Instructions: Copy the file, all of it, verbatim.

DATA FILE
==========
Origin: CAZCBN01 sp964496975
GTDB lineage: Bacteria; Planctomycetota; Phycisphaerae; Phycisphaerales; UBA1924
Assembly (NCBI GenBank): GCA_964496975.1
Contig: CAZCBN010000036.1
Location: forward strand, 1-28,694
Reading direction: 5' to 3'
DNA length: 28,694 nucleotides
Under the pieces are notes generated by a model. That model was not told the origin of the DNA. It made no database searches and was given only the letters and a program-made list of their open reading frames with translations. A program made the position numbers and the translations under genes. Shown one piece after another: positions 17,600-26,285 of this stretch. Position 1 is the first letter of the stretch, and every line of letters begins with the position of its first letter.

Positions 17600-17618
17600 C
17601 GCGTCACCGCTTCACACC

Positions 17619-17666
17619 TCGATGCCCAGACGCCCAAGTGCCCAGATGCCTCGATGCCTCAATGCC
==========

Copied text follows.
Origin: CAZCBN01 sp964496975
GTDB lineage: Bacteria; Planctomycetota; Phycisphaerae; Phycisphaerales; UBA1924
Assembly (NCBI GenBank): GCA_964496975.1
Contig: CAZCBN010000036.1
Location: forward strand, 1-28,694
Reading direction: 5' to 3'
DNA length: 28,694 nucleotides
Under the pieces are notes generated by a model. That model was not told the origin of the DNA. It made no database searches and was given only the letters and a program-made list of their open reading frames with translations. A program made the position numbers and the translations under genes. Shown one piece after another: positions 17,600-26,285 of this stretch. Position 1 is the first letter of the stretch, and every line of letters begins with the position of its first letter.

Positions 17600-17618
17600 C
17601 GCGTCACCGCTTCACACC

Positions 17619-17666
17619 TCGATGCCCAGACGCCCAAGTGCCCAGATGCCTCGATGCCTCAATGCC